No animals were harmed in the making of this show, it would seem, though it’s possible that the beavers were upset when Nyzio removed the wood they had so efficiently gnawed before they got to put it to use in their dam. He added steel to it, transforming it into a Brancusian arc. 
In the center of the gallery are bizarrely formed salt forms that look like a cross between dinosaur teeth and stalagmites. The sheep did the licking, and Nyzio did the picking. 
The show, which also includes a series of mysterious works made with coal, is up through May 21.

Ewe are Great Artists:

I saw a spider crawling around a David Nyzio sculpture at Postmasters the other day, so I wondered if word had gotten out in the animal community that this show features art made in collaboration with beavers and sheep. Maybe Nyzio, who has used insects to make it art in the past, has a following among bugs already, although his iridescent collages of butterfly wings would probably creep them out.

No animals were harmed in the making of this show, it would seem, though it’s possible that the beavers were upset when Nyzio removed the wood they had so efficiently gnawed before they got to put it to use in their dam. He added steel to it, transforming it into a Brancusian arc.

In the center of the gallery are bizarrely formed salt forms that look like a cross between dinosaur teeth and stalagmites. The sheep did the licking, and Nyzio did the picking.

The show, which also includes a series of mysterious works made with coal, is up through May 21.

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If Duchamp Had Been on Craigslist:
From The Estate of Rochelle F., by Rochelle Feinstein, at On Stellar Rays on Orchard Street.

If Duchamp Had Been on Craigslist:

From The Estate of Rochelle F., by Rochelle Feinstein, at On Stellar Rays on Orchard Street.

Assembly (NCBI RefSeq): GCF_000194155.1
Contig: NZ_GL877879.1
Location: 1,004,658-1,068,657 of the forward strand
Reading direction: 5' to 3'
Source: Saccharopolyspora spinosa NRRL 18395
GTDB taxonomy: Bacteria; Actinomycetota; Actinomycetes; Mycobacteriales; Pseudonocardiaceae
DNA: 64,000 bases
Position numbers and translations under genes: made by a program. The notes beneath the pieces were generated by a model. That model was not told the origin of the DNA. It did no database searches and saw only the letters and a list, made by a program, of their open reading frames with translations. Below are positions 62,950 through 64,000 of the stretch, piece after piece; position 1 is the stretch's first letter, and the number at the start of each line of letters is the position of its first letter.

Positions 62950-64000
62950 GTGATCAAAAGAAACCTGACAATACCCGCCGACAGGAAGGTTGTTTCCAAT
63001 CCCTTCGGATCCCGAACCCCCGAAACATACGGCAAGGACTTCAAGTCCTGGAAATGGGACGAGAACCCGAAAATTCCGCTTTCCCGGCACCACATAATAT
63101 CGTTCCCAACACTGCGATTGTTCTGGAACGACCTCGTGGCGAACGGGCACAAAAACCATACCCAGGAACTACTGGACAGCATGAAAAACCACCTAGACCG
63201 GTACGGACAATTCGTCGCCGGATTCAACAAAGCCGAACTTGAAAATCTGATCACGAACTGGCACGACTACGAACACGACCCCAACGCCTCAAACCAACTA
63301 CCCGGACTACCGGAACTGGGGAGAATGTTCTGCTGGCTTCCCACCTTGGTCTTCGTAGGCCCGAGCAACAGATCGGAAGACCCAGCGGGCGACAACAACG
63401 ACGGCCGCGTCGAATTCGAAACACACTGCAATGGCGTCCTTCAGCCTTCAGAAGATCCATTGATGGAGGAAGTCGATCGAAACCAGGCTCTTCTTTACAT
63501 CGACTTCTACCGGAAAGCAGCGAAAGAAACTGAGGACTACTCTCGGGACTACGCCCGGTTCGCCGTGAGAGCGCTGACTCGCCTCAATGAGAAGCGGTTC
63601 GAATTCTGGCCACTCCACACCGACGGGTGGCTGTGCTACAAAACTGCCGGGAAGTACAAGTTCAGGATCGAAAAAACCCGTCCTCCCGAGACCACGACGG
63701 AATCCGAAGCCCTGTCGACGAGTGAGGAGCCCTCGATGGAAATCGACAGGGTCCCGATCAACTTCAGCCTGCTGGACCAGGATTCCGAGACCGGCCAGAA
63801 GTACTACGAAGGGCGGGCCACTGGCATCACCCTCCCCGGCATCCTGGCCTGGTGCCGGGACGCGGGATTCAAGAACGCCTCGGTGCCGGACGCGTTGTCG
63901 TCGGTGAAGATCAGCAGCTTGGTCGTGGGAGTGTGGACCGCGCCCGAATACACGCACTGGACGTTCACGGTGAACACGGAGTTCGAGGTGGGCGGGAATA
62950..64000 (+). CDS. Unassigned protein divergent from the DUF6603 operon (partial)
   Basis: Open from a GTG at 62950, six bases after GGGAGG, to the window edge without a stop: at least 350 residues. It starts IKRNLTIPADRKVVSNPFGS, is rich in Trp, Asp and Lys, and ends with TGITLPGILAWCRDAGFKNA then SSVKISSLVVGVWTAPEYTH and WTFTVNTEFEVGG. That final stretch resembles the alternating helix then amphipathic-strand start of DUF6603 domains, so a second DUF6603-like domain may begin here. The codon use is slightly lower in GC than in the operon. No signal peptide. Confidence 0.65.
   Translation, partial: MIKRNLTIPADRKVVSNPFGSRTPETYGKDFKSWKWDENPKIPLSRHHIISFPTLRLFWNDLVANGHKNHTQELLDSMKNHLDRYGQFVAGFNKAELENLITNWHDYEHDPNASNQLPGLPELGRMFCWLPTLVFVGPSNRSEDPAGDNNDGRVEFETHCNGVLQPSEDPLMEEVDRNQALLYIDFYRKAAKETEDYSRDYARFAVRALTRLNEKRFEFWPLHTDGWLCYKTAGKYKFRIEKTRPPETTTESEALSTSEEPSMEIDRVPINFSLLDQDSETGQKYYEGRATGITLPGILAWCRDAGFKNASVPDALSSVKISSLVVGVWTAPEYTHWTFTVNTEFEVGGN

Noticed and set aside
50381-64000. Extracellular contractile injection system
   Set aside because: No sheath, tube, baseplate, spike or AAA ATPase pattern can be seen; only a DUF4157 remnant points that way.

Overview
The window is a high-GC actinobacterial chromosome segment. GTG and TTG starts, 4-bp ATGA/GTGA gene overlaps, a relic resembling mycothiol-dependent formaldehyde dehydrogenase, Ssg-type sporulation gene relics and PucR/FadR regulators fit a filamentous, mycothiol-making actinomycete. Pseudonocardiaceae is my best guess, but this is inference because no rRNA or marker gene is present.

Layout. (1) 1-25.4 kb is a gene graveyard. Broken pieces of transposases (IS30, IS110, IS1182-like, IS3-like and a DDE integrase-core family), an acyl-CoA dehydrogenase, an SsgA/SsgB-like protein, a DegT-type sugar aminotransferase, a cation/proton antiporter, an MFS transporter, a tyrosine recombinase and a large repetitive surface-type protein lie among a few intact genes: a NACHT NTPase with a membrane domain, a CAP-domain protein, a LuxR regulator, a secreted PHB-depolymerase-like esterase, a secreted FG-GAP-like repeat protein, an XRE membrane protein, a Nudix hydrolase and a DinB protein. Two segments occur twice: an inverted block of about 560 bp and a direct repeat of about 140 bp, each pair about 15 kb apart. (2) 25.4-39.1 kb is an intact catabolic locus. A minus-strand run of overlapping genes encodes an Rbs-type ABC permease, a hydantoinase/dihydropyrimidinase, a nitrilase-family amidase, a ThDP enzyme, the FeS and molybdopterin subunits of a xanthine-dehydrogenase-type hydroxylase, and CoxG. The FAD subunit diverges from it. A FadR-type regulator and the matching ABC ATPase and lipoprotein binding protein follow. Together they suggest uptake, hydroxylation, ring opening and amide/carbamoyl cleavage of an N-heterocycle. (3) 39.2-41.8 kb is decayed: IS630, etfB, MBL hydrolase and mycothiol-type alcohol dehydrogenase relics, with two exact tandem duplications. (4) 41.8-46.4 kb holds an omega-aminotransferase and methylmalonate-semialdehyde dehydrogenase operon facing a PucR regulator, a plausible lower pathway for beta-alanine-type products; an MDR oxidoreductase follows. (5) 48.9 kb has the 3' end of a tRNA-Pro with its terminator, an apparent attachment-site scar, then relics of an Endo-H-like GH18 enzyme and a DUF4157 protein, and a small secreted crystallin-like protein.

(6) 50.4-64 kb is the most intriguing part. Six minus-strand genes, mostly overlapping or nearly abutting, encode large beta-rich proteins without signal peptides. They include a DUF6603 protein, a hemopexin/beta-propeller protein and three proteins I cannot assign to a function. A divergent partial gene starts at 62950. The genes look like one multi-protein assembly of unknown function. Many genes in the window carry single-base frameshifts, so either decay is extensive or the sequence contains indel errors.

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The Cook, the Artist, his Wife, and Marina:
So old acquaintance be not forgot, go to Park Avenue Spring and ask for Plus One. The waiter at the upscale eatery will bring you a culinary artwork created by Paul Ramirez Jonas—the impish conceptualist who sent us scurrying across town a city-wide scavenger hunt—in collaboration with executive chef Kevin Lasko. 
The piece, with echoes of symbols from Easter as well as Passover, is an ecumenical homage to absent loved ones. It comes with a small glass of  red tonic (beets, sugar, water, rose syrup, yuzu juice) and an amuse-bouche (a picked egg garnished with crème fresh, horseradish, caviar, taro root, and dill). As the meal progresses, the liquid drips from a rectified wine glass onto a bed of eggshells, which gradually assume its hue.  
The price, $5, goes to the public-art group Creative Time, which has staged four artists’ collaborations to change with the restaurant’s seasonal menu. For Lasko’s first partner, Marina Abramovic, he devised Volcano Flambé, a dessert infused with aphrodisiacs and real gold. In the fall he’ll work with Ramirez’s wife, Janine Antoni, who famously gnawed on soap and chocolate for her 1993 piece Lick and Lather. Then comes Michael Rakowitz, who teaches Baghdadi recipes to public audiences as part of Enemy Kitchen. Devising a recipe that fulfils the artist’s conceptual vision is the first challenge, Lasko says. Only then does he worry about making it taste good. But it always does. 

The Cook, the Artist, his Wife, and Marina:

So old acquaintance be not forgot, go to Park Avenue Spring and ask for Plus One. The waiter at the upscale eatery will bring you a culinary artwork created by Paul Ramirez Jonas—the impish conceptualist who sent us scurrying across town a city-wide scavenger hunt—in collaboration with executive chef Kevin Lasko.

The piece, with echoes of symbols from Easter as well as Passover, is an ecumenical homage to absent loved ones. It comes with a small glass of  red tonic (beets, sugar, water, rose syrup, yuzu juice) and an amuse-bouche (a picked egg garnished with crème fresh, horseradish, caviar, taro root, and dill). As the meal progresses, the liquid drips from a rectified wine glass onto a bed of eggshells, which gradually assume its hue. 

The price, $5, goes to the public-art group Creative Time, which has staged four artists’ collaborations to change with the restaurant’s seasonal menu. For Lasko’s first partner, Marina Abramovic, he devised Volcano Flambé, a dessert infused with aphrodisiacs and real gold. In the fall he’ll work with Ramirez’s wife, Janine Antoni, who famously gnawed on soap and chocolate for her 1993 piece Lick and Lather. Then comes Michael Rakowitz, who teaches Baghdadi recipes to public audiences as part of Enemy Kitchen. Devising a recipe that fulfils the artist’s conceptual vision is the first challenge, Lasko says. Only then does he worry about making it taste good. But it always does.